Some good things are happening

The first thing I read this morning in the NYT: yesterday Italy reported nearly 800 deaths on Saturday alone due to COVID-19. It does seem like Italy’s reporting system influences their fatality rate**. However it still is an overwhelming and intensely tragic number for sure.

The bad news about how this virus is rapidly spreading — causing job loss, economic suffering and loss of life — and is only getting worse. We should all be prepared. There are no quick or simple answers.

And while our federal government has responded extremly poorly (gross understatement), there are good things happening.

Companies like Apple and GM are stepping up and so are wealthy individuals. And so are every day citizens with their time, money and personal sacrifice — at gas stations, grocery stores, hospitals, pharmacies, factories, trucking, airlines and more. In Korea, they are developing a 10 minute COVID-19 diagnostic test. All of this effort will dramatically increase: the world has woken up and humanity is not giving up.

So, I have two asks for you today.

1/ Please sign this petition to support our health care workers. It’s free and it’s an attempt to advocate for those that are putting their lives on the line.

2/ Please consider making a donation to Feeding America. It’s a fantastic organization. I made a donation today. A little can go a long way to help feed others during this critical time.

I’ll end this post with a portion of Andrew Sullivan’s recent article, How to Survive a Plague (via President Obama’s tweet)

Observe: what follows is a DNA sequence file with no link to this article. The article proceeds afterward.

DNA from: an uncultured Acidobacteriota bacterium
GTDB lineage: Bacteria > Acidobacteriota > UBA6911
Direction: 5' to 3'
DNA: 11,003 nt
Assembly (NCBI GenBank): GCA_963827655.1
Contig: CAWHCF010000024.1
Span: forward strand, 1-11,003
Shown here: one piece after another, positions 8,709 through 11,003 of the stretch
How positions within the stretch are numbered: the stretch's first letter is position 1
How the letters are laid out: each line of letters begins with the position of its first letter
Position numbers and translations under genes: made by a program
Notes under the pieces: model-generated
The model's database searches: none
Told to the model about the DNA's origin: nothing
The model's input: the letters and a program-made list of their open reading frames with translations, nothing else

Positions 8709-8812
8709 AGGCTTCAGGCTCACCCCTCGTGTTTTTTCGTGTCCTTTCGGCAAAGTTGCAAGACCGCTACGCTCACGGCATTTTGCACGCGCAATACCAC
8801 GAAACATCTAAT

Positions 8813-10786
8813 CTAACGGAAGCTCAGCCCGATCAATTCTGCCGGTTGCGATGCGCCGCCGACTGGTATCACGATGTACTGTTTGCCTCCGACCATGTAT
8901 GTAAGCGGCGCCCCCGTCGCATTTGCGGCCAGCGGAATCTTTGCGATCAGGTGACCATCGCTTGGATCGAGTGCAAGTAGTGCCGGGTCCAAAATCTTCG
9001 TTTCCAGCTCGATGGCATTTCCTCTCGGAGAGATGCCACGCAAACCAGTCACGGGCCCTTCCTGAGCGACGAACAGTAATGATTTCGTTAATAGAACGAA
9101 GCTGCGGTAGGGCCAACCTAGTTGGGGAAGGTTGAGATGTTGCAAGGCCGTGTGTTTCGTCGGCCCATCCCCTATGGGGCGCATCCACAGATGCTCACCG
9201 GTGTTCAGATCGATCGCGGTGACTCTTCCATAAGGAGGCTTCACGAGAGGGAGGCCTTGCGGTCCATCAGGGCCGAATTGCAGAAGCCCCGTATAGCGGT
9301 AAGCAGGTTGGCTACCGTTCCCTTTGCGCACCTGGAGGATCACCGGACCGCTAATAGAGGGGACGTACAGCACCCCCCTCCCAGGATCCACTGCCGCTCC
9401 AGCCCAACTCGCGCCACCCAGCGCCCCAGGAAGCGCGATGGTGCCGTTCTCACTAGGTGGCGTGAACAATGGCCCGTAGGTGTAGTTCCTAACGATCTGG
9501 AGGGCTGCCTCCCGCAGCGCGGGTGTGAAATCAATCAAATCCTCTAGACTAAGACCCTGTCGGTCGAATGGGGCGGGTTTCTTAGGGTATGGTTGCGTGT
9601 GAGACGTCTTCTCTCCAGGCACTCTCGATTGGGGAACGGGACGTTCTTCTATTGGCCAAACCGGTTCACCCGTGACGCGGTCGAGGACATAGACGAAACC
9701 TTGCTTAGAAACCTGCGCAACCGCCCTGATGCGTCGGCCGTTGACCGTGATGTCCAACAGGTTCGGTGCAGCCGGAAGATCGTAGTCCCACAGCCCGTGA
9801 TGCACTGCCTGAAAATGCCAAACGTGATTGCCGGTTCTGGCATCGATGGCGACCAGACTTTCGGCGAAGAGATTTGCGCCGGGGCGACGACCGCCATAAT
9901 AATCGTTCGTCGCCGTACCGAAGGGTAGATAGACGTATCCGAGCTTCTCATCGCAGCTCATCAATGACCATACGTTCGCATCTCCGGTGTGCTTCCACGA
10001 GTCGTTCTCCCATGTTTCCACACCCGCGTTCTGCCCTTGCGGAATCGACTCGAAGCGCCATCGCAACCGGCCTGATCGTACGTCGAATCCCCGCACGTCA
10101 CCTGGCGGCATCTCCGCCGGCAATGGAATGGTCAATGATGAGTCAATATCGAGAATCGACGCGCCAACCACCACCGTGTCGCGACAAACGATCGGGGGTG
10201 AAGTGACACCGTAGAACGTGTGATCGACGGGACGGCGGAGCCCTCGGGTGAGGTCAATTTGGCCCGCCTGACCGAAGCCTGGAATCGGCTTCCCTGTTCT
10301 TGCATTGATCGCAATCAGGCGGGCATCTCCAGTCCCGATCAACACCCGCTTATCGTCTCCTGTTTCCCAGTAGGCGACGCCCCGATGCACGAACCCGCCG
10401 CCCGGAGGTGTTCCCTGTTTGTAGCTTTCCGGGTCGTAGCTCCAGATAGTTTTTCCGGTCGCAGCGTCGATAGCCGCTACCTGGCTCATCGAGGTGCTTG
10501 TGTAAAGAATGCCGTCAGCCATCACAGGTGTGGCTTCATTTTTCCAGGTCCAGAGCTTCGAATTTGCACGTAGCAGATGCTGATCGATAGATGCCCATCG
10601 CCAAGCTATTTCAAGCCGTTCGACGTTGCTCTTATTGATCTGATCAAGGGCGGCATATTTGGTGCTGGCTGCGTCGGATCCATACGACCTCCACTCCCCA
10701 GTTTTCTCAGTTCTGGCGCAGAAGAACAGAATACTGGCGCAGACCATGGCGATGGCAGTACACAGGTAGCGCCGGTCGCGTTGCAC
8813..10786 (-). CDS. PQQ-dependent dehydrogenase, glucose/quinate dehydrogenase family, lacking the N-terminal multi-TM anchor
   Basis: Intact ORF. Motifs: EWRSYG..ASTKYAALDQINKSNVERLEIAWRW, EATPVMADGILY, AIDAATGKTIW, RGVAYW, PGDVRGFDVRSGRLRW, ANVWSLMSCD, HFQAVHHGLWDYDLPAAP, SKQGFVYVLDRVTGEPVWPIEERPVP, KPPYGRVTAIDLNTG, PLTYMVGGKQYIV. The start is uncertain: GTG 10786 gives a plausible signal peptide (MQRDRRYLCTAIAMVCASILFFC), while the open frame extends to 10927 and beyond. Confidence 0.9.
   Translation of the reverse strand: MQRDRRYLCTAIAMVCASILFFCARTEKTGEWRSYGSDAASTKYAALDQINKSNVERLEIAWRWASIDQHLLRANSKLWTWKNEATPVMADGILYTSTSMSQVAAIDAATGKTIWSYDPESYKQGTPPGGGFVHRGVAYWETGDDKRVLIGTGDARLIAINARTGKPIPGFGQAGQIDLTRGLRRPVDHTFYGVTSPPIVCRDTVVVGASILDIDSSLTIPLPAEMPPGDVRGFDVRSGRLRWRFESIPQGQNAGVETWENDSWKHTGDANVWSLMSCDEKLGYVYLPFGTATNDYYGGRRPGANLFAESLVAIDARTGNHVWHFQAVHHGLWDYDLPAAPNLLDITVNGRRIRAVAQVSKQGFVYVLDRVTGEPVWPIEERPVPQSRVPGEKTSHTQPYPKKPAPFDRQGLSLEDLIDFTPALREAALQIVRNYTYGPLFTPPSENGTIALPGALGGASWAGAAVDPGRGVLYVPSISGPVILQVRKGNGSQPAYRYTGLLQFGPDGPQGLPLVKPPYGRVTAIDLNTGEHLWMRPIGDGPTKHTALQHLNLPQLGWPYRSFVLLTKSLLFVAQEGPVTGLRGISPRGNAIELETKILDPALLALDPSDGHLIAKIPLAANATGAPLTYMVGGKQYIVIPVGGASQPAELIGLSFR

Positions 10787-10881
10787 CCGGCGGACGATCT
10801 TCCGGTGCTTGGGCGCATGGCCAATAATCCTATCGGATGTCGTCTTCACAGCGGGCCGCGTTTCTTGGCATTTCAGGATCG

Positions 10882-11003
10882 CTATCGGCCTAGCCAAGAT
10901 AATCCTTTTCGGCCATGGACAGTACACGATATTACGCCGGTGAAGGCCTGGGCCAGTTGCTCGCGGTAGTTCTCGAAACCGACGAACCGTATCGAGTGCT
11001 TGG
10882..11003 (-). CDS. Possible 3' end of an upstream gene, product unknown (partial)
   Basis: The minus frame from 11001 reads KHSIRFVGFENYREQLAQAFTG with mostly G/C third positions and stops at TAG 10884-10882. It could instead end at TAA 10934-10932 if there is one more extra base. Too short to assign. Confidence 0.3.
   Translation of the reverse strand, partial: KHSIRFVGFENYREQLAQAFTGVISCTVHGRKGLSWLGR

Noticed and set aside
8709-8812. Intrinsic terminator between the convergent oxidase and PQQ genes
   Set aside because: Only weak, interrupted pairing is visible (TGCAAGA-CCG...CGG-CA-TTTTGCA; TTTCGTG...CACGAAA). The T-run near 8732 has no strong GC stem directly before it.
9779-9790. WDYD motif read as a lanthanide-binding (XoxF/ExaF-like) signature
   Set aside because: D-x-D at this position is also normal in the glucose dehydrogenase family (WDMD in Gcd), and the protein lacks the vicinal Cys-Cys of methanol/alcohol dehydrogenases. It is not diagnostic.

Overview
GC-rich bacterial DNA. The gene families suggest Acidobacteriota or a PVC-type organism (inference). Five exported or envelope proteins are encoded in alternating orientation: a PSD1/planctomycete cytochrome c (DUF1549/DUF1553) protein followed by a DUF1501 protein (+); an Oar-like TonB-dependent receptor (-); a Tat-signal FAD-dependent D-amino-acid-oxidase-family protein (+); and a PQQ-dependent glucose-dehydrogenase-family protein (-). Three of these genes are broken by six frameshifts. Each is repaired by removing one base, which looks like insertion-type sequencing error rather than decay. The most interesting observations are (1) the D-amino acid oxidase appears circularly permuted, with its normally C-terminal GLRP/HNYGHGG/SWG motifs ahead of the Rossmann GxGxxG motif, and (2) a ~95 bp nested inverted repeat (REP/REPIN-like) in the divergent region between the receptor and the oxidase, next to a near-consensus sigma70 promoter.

These weeks of confinement can be seen also, it seems to me, as weeks of a national retreat, a chance to reset and rethink our lives, to ponder their fragility. I learned one thing in my 20s and 30s in the AIDS epidemic: Living in a plague is just an intensified way of living. It merely unveils the radical uncertainty of life that is already here, and puts it into far sharper focus. We will all die one day, and we will almost all get sick at some point in our lives; none of this makes sense on its own (especially the dying part). The trick, as the great religions teach us, is counterintuitive: not to seize control, but to gain some balance and even serenity in absorbing what you can’t.

There may be moments in this great public silence when we learn and relearn this lesson. Because we will need to relearn it, as I’m rediscovering in this surreal flashback to a way of living I once knew. Plague living is almost seasonal for humans. Like the spring which insists on arriving.

Take care.

**Update: Paulo André on Twitter makes a great point: these people wouldn’t have died now if it wasn’t for COVID-19